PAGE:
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For example, I created a named pipe like the following:

mknod myPipe p

And I read from it from some process (for example, some server). For example purposes, I used tail:

tail -f myPipe

If several client processes write some messages into it (for example, echo "msg" >> myPipe, is there some chance that messages will get interleaved, like this:

 <beginning of message1><message2><ending of message1>

Or is the process of writing to named pipe is atomic?

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1 Answer 1

up vote 7 down vote accepted

It depends on how much each process is writing (assuming your OS is POSIX-compliant in this regard). From write():

Write requests to a pipe or FIFO shall be handled in the same way as a regular file with the following exceptions:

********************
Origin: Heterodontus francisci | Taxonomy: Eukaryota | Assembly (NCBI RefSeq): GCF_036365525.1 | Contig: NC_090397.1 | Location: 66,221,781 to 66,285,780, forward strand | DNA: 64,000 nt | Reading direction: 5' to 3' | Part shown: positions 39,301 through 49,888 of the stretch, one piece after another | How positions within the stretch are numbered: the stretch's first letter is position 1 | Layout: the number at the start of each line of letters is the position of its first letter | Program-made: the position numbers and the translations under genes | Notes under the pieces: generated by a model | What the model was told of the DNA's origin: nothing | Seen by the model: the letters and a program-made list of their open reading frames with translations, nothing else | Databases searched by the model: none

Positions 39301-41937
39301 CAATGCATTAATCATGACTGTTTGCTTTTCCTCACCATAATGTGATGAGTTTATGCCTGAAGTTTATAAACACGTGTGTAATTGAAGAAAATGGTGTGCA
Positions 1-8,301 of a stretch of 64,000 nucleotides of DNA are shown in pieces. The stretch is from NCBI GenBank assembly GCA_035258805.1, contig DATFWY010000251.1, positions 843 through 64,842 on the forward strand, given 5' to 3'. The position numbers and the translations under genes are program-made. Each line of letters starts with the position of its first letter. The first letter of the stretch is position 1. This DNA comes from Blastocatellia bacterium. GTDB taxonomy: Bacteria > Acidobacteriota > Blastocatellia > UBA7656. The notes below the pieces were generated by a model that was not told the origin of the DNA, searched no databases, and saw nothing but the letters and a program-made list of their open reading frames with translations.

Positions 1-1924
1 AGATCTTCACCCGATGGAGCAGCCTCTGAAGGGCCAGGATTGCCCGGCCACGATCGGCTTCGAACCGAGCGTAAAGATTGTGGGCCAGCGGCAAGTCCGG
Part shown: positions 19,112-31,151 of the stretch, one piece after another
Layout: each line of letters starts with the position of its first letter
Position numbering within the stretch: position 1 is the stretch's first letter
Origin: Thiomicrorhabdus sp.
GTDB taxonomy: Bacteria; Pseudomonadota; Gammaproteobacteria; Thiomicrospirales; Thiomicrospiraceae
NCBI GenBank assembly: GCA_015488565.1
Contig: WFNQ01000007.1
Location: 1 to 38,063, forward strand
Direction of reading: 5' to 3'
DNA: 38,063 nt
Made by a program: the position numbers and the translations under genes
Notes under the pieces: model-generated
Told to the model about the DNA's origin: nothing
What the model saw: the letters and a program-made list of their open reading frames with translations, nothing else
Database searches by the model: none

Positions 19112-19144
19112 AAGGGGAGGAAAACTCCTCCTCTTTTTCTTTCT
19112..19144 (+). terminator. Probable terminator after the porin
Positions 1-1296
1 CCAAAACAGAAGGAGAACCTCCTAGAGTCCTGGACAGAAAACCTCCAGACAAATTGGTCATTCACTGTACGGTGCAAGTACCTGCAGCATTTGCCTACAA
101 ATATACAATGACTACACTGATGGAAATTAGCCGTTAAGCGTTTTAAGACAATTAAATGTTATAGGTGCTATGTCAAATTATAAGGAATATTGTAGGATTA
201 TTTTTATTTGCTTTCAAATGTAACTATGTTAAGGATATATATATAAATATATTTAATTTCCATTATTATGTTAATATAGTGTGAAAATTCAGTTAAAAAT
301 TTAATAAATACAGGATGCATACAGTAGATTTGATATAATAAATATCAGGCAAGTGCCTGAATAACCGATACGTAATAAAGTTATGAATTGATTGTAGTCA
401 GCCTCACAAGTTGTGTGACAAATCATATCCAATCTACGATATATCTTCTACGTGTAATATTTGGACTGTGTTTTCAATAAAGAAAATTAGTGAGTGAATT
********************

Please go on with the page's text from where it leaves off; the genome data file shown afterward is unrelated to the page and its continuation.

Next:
[...]

  • Write requests of {PIPE_BUF} bytes or less shall not be interleaved with data from other processes doing writes on the same pipe. Writes of greater than {PIPE_BUF} bytes may have data interleaved, on arbitrary boundaries, with writes by other processes, whether or not the O_NONBLOCK flag of the file status flags is set.

Also in the Rational section regarding pipes and FIFOs:

  • Atomic/non-atomic: A write is atomic if the whole amount written in one operation is not interleaved with data from any other process. This is useful when there are multiple writers sending data to a single reader. Applications need to know how large a write request can be expected to be performed atomically. This maximum is called {PIPE_BUF}. This volume of POSIX.1-2008 does not say whether write requests for more than {PIPE_BUF} bytes are atomic, but requires that writes of {PIPE_BUF} or fewer bytes shall be atomic.

The value if PIPE_BUF is defined by each implementation, but the minimum is 512 bytes (see limits.h). On Linux, it's 4096 bytes (see pipe(7)).

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PIPE_BUF is, by the way, guaranteed to be at least 512. Note that you also have to guarantee that your process actually writes each line to it in a single write call. Enabling line buffering (setvbuf(stdout, NULL, _IOLBF,512)) will do this without requiring you to use low-level functions. –  Random832 Mar 16 '13 at 21:41

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